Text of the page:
MONTREAL – They promise to be the biggest world junior hockey championships ever.
Hockey Canada announced Thursday that the 2015 and 2017 championships will be co-hosted by Canada’s two largest cities — Toronto and Montreal.
“We’re taking this to a whole new level,” Hockey Canada president Bob Nicholson said.
News conferences were held a few hours apart in both cities for the tournaments that organizers expect to set records for attendance and revenue.
Both cities will host a preliminary round group at each event, with Toronto hosting the medal round in 2015 and Montreal hosting the medal round in 2017.
Team Canada will be based in Montreal for the round robin in 2015, and in Toronto in 2017.
Canada has also been confirmed as host of the 2019 and 2021 tournaments. They wanted to start that run with an extravaganza.
Hockey Canada set aside the normal bidding process to work out a complex deal with the Montreal Canadiens and Toronto Maple Leafs, two provincial governments and the three major junior leagues to hold the tournaments in the two Original Six cities.
“This was a different process than we’ve had before and the reason is that we have the ’15, ’17, ’19 and ’21 world juniors,” said Nicholson. “Both Montreal and Toronto have been in the bids before.
“When we started discussions with the Canadiens and Maple Leafs, we knew this was the direction we wanted to go.”
The two events will coincide with other celebrations, including the 100th anniversaries of both the Maple Leafs and Hockey Canada, the 150th anniversary of Canada’s confederation, the 50th of Montreal’s Expo 67 and the 375th of the founding of Montreal.
“It’ll be exciting to have world calibre junior hockey played right here,” said Canadiens owner and president Geoff Molson. “For Montreal, it’s going to be great exposure and also a big economic benefit.”
Montreal hosted a world junior tournament once, when Slava Fetisov’s Soviet Union won gold and a 16-year-old Wayne Gretzky led Canada to a bronze medal at the old Forum in 1978.
Toronto has never hosted the event.
The tournament will be played at the 21,273-seat Bell Centre in Montreal and at Air Canada Centre in Toronto, which seats 18,819 for hockey but can hold 19,746 with standing room.
They hope to top the record of 444,718 fans at the 2012 world juniors in Calgary and Edmonton, which netted a $21-million profit that was shared by various hockey organizations.
But Nicholson doesn’t just want sold-out games. He wants the seats to be filled with fans. They hope to find a ticket sales system that will ensure maximum attendance, although the NHL clubs’ season ticket holders will have to be appeased.
Tim Leiweke, president of Maple Leaf Sports and Entertainment, said there were many complex issues, including conflicts of sponsorships among the various organizations, that had to be resolved.
“There were a lot of behind-the-scenes negotiations to try to sort this out,” he said. “It would have been an easy one to fall apart.
“There were probably 20 things that could have killed this deal and I think both organizations did a good job of fighting through the issues. We’re not just getting this for the first time in Toronto. This is going to be the centrepiece for our 100th anniversary.”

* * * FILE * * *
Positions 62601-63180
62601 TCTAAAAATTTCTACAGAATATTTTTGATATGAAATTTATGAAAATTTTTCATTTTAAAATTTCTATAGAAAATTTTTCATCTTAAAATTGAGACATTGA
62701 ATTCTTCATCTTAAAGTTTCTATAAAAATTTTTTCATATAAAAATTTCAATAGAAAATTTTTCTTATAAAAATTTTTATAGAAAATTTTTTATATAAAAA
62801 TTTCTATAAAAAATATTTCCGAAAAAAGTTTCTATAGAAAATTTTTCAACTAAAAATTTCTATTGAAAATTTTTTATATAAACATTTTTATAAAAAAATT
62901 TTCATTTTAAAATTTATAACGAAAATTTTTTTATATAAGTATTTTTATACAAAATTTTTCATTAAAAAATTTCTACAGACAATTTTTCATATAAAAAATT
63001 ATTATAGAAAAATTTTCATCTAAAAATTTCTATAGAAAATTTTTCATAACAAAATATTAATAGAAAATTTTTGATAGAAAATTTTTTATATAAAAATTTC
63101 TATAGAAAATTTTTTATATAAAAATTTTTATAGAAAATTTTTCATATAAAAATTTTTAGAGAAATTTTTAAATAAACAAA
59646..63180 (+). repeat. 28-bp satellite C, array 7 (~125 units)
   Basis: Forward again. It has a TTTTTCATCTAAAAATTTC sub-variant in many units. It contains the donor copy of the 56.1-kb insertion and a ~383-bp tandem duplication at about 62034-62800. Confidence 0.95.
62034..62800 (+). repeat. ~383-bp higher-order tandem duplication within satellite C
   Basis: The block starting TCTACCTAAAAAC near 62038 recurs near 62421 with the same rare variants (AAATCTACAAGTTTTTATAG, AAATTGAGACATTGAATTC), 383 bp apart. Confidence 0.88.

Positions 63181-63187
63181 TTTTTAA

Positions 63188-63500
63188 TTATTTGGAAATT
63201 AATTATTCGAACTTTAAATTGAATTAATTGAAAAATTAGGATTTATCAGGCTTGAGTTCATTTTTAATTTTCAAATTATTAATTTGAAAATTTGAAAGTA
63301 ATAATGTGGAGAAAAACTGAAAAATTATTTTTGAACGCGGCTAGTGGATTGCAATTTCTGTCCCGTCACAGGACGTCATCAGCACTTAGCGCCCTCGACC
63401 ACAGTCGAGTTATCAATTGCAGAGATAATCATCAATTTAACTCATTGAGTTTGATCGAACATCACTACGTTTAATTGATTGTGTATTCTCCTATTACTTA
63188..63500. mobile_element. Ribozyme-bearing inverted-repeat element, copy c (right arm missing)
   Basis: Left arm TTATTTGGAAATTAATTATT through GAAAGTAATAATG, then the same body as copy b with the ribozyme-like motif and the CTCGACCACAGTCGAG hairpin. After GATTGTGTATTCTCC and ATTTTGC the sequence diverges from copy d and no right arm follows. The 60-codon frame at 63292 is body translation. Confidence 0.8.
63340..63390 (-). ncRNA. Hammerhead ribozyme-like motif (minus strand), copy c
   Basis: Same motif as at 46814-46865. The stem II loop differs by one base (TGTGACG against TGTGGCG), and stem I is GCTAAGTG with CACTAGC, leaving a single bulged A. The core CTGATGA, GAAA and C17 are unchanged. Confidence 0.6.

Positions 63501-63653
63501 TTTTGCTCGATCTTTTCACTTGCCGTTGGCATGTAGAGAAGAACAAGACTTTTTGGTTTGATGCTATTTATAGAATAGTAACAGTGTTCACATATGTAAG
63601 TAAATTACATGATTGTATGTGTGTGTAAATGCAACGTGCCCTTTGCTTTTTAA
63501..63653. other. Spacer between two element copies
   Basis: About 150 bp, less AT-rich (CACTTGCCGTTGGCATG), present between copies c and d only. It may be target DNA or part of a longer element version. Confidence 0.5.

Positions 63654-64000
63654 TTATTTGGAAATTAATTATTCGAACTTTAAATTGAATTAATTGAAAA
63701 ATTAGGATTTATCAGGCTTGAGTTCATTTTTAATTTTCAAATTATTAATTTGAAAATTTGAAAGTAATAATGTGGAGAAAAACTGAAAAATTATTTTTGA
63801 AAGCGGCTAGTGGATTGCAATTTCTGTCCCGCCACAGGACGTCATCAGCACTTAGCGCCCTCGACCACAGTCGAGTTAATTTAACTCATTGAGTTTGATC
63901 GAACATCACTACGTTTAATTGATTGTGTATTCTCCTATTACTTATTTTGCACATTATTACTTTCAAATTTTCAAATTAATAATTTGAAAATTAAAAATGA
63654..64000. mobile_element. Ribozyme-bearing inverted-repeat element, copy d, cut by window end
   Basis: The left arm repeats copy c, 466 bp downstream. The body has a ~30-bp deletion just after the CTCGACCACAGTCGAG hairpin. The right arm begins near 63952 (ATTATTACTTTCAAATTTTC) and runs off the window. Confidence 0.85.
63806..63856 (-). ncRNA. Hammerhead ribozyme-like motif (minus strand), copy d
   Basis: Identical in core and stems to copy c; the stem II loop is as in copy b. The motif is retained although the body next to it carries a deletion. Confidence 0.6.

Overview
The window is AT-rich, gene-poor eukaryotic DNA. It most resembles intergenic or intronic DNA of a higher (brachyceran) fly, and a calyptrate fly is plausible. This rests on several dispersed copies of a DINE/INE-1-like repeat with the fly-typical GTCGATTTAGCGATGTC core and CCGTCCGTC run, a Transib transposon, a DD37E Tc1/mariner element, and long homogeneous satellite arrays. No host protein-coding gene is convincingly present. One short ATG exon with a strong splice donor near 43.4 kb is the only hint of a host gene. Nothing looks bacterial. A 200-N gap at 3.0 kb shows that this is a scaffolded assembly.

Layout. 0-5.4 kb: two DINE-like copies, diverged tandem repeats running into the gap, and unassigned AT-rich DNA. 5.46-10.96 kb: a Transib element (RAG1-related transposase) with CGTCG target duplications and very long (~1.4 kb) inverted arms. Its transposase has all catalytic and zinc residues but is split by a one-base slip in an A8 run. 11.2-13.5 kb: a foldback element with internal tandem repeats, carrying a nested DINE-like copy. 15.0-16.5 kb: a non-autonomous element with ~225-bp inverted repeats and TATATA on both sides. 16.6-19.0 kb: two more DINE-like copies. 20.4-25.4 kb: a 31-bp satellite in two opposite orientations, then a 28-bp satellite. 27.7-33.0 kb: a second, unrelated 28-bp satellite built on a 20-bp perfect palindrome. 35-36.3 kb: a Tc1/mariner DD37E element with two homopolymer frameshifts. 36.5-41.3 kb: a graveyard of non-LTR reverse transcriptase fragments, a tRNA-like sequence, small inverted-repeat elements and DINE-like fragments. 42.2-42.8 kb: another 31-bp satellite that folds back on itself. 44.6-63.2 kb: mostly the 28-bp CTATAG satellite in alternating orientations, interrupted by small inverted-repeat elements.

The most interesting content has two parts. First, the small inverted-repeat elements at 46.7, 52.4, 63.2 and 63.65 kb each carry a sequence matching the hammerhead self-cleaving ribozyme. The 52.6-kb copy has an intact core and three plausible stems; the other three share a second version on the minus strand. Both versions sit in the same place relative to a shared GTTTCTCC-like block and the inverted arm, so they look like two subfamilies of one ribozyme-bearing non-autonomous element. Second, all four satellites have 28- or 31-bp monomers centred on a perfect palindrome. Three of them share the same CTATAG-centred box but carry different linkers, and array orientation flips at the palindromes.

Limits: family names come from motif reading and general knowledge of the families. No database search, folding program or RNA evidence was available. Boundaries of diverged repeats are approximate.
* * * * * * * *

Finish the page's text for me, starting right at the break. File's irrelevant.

The Canadian Sport Tourism Alliance evaluated the economic impact of the 2012 event at $86 million, although there is much debate on the accuracy of economic spinoff estimates. Nicholson said benefits from the Montreal and Toronto tournaments could top $200 million combined.
“If we do this right, with all the other platforms, $200 million might be a soft number,” he said. “We feel it can get higher than that, especially if we package the tickets in a different way.
“We’re going to be creative about that to make sure that as many people as possible get in to see this. We left 185,000 people on the outside looking in at Calgary and Edmonton, so is there a way to get more into the games?”
Hockey Canada also announced a 10-year broadcasting extension with TSN and RDS. Nicholson said the upcoming junior championships had no bearing on the extension.
This will mark the 11th and 12th times Canada has hosted the tournament, which starts around Christmas.
While it was once held in smaller centres known for supporting junior hockey, the trend in recent years is to boost revenue by staging it in bigger cities. Nicholson expects that to continue, but said pre-tournament games will be held in major junior arenas.
After Montreal in 1978, it was held in Hamilton in 1986, Saskatoon in 1991, Red Deer, Alta., in 1995, Winnipeg in 1999, Halifax in 2003, Vancouver, Kamloops and Kelowna, B.C. in 2006, Ottawa in 2009 and Regina and Saskatoon in 2010.
Profits from the tournament go into developing hockey across Canada, while visiting teams also benefit.
Attendance at games not involving Team Canada averaged 14,500 in Calgary and Edmonton and they hope to beat that number in Montreal and Toronto.
Nicholson sees it as a key event for growing interest in the sport.
“This is about growing our partnership with the (junior leagues) and getting more young boys and girls involved in our game,”he said. “The demographics in our country have changed and this is going to be a great opportunity.
“We have a lot of immigrants coming to our country and we want to make sure they want to be part of the hockey culture in Canada.”
There was no immediate word on ticket pricing plans.
“We haven’t even looked into ticket prices but we’ve always made sure that we have tickets affordable for young kids to watch the game,” Nicholson said.
With files from Canadian Press sports reporter Gregory Strong in Toronto.
© The Canadian Press, 2013